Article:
Charlie Betts, whose “unique, divisive voice” I wrote about in January, has another whole album ready for alt-country fans. It’s very similar to his previous work, so old fans and newly interested parties can check out A New World at his Bandcamp.
Many blogs cover pop-punk in great detail, which is why I’ve written about it less as of late. However, A Road to Damascus‘ brand of pop-punk/emo/screamo has been on my radar since early 2010. Their new self-titled album makes me think back fondly on the year 2003, when Tell All Your Friends/Your Favorite Weapon/War All the Time were the thing, yo. The band pulls out all the stops: pop-punk riffs, hardcore breakdowns, sky-high sung vocals, screams and melodic hooks galore. If you’re into emo/pop-punk, consider your day vastly improved. Pick it up from iTunes and/or check out this music video (which should also induce early ’00s flashbacks).
And Run Hundred released a list of top ten best songs from August to hear while running/working out. From founder Chris Lawhorn:
Pitbull, Ne-Yo, Afrojack & Nayer – “Give Me Everything (Sidney Samson Remix)”
Nicki Minaj – “Super Bass”
Switchfoot – “Dark Horses”
Gym Class Heroes & Adam Levine – “Stereo Hearts”
Lady GaGa – “Edge Of Glory (Bare Noize Remix)”
Pitbull & Marc Anthony – “Rain Over Me”
Nadia Ali, Alex Kenji & Starkillers – “Pressure (Alesso Radio Edit)”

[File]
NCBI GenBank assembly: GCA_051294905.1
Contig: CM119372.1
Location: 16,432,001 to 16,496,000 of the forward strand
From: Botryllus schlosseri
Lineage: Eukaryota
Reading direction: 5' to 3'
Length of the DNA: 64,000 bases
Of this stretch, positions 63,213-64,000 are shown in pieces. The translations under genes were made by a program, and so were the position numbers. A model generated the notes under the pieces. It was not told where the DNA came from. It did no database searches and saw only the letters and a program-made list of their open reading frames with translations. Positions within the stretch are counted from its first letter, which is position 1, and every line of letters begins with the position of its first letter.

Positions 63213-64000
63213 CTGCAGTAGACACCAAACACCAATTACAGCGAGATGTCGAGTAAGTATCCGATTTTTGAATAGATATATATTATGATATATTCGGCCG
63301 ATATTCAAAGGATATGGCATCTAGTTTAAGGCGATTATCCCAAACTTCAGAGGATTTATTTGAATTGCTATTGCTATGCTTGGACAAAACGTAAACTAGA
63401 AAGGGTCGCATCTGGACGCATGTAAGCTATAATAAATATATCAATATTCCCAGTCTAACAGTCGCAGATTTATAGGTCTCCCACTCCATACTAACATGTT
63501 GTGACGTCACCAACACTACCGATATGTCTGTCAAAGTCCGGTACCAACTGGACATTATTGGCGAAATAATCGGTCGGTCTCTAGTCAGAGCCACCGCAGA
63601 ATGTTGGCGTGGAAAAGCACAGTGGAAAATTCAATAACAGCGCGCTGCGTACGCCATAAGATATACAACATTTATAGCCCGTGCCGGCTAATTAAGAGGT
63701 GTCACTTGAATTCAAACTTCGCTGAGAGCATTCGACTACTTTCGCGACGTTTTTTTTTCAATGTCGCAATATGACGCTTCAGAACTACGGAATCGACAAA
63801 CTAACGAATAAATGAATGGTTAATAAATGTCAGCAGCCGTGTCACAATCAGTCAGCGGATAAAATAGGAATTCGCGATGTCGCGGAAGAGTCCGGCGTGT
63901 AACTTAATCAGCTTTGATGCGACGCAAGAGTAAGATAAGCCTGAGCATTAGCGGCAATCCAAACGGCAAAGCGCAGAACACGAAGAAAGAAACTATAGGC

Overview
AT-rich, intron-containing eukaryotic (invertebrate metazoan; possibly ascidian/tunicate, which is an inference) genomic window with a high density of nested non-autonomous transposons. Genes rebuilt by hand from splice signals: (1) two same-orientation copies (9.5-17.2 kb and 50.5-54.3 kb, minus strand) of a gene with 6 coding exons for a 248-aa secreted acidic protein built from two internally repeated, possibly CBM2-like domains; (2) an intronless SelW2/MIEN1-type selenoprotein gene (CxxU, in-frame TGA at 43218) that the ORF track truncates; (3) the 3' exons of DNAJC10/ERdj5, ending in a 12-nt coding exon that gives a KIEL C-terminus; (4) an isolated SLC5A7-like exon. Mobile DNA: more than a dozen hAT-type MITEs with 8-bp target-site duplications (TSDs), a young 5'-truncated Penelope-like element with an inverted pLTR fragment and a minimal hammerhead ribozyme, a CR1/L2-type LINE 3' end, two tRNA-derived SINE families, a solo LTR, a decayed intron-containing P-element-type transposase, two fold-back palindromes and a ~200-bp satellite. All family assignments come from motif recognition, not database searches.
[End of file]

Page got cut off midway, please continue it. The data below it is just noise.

T.I. & B.o.B. – “We Don’t Get Down Like Y’all”
LMFAO, GoonRock & Lauren Bennett – “Party Rock Anthem (Russ Chimes Remix)”
Alexandra Stan – “Mr. Saxobeat”
The alt-country/Americana songs that Charlie Betts presents on Under Construction all hinge on his unique voice. His tunes don’t traverse far from time-honored instrumental traditions in the country genre: snare shuffle, accordion, slide guitar, acoustic strum and stand-up bass. The rustic sound hits the ear very well; the performances are spot-on, and the production is tight and bright. The immaculate instrumentation and songwriting don’t allow for those elements to be the defining aspect of Betts’ sound, and thus that honor falls to his voice.
The British Betts has a voice that you will remember instantly, for good or for ill. Those on the ill side will say that his nasally warble is off-putting and irreconcilable with the otherwise standard tunes. Those on the pro- side of things will say that the instruments provide a vessel for Betts’ real instrument. Those who are drawn in by unusual voices will find much to love in Betts’ songwriting, as it is the centerpiece of each of these tunes. Even The Mountain Goats don’t stress the vocals as much as Betts does.
Again, there are some who will say that he’s leaning too hard on a bad thing. Others will celebrate his songwriting and punk-rock spirit (“Just ’cause you say I can’t doesn’t mean I can’t”). This is a call you’ll have to make yourself, because whether I like it or not will have no effect on how it hits your ear. As for me, I like his calmer songs (“The Meaning of Freedom,” “Remember the Sun”) better than his faster ones, as I feel his voice fits best in them. Fans of alt-country and Americana should check this out.
Stephen Carradini and Lisa Whealy write reviews of instrumental, folk, and singer/songwriter music. We write about those trying to make the next step in their careers and established artists.